Losing Weight with Hypothyroidism: the hypothyroidism diet

February 12, 2010

Diets & Nutrition

Hypothyroidism or inactive thyroid is a disease that affects women – 10 times more than men – around the age of 45 years. Its symptoms vary depending on the type and on the severity of the disease and they include: an unjustified increase in weight, fatigue, constipation, cold intolerance, heavy menstrual periods or thinning of the hair. Beside gaining weight, losing weight with hypothyroidism isn’t easy at all. You have to be careful what you eat and include in your menu foods that will help you alleviate the effects of hypothyroidism.

So if some or all of these symptoms occur, you must see a doctor. Depending on the thyroid and pituitary hormone levels medicines will be prescribed so that the thyroid functions normally.

Even under medication, people that suffer from hypothyroidism have difficulties in losing extra pounds; therefore, an appropriate hypothyroidism diet plan and regular physical activities are essential for treating this disease. In terms of nutrition, there are a number of minerals and micronutrients which through their specific actions play a positive role in balancing thyroid functions. They should be a part of any hypothyroidism diet.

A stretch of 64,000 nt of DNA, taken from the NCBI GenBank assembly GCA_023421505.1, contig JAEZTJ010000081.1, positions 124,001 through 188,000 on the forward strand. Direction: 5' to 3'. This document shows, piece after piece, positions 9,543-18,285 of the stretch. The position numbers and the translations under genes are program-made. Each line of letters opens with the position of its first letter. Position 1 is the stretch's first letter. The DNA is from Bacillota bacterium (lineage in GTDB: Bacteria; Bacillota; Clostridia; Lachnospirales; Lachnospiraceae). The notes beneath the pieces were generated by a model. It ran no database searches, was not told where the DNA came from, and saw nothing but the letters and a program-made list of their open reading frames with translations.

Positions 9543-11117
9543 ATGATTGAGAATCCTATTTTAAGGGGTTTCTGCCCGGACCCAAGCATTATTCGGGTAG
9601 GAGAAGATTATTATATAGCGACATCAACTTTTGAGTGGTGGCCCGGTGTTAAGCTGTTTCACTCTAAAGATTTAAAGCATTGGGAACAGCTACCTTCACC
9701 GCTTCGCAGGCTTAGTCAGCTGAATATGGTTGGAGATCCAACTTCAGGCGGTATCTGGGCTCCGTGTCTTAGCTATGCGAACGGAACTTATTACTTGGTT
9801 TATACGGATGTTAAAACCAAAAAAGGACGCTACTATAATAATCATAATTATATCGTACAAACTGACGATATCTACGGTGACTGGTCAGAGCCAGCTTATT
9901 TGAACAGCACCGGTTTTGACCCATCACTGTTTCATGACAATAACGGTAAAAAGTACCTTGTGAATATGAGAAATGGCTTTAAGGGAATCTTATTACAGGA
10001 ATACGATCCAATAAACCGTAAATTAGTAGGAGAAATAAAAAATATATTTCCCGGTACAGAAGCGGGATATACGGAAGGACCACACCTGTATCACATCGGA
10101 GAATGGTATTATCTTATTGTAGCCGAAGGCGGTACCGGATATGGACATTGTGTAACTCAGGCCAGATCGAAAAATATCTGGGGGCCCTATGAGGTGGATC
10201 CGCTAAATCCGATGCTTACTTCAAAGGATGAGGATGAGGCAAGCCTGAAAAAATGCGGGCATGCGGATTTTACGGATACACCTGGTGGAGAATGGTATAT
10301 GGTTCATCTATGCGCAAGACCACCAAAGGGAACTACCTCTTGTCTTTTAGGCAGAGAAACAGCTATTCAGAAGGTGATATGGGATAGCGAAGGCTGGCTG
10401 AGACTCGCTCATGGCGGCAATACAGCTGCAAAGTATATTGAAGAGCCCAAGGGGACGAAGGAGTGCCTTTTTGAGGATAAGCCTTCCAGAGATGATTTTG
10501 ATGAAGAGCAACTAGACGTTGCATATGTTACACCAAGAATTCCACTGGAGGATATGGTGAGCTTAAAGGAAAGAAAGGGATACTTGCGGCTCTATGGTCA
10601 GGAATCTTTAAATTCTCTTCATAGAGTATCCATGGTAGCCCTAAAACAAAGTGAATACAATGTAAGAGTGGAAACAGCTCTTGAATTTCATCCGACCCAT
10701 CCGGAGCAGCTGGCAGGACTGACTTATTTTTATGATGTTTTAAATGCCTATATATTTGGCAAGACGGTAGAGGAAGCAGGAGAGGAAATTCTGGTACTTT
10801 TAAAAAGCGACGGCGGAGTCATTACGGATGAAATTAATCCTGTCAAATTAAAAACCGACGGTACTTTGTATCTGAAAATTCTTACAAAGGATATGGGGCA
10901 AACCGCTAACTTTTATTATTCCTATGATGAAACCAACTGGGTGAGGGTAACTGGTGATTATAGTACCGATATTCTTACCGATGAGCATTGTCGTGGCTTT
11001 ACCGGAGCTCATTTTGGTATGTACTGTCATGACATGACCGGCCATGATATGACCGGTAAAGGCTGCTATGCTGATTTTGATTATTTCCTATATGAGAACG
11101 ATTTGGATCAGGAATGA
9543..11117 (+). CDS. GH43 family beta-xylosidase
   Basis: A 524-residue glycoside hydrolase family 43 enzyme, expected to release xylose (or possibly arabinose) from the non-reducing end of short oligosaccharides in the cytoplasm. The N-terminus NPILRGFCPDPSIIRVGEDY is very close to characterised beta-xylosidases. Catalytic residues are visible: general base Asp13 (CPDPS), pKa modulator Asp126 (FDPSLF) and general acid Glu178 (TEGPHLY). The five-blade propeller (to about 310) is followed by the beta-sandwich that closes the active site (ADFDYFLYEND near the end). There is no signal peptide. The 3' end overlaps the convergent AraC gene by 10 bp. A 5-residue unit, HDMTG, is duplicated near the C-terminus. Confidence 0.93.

It is well known by now that a deficiency of iodine in the diet is associated with hypothyroidism. There are countries like Japan where iodine is given as a medicine (an average of 3 mg / day) and these countries have a very low rate of this disease. A sufficient amount of iodine can be taken from sea salt, and supplements should be taken only on the doctor’s recommendation because excess iodine can also lead to hypothyroidism. Significant amounts of iodine are found in fish food and fresh walnuts.

Vitamin E is particularly important in maintaining balance in the thyroid and, therefore you should eat: wheat bran and rye bread, boiled wheat, wheat germs, celery, spinach, carrots, parsley, soy and, last but not least, fish.

Selenium is considered to be a trace with an important role in thyroid health due to its antioxidant properties; it blocks the formation of free radicals. Significant amounts of selenium can be taken from: bread, bran, nuts, tomatoes, onions, broccoli and tuna.

A recent study in Italy revealed that an adequate consumption of zinc improves thyroid function for hypothyroid patients. Rich sources of zinc are: poultry, beef, lamb, fish, shellfish, milk and whole grains.

To prevent thyroid dysfunctions that may have a dietary origin take a number of simple an easy to follow precautions:
1. Limit foods with anti-thyroid action: cabbage, dry beans, and soybeans.
2. Avoid stimuli like: coffee, cola, nicotine and alcohol for they affect thyroid health.
3. Control the levels of daily stress, which is considered a major factor favoring the hypothyroid.
4. Adopt a schedule of daily physical activity for at least 30 minutes to speed up metabolism and promote rapid weight loss.

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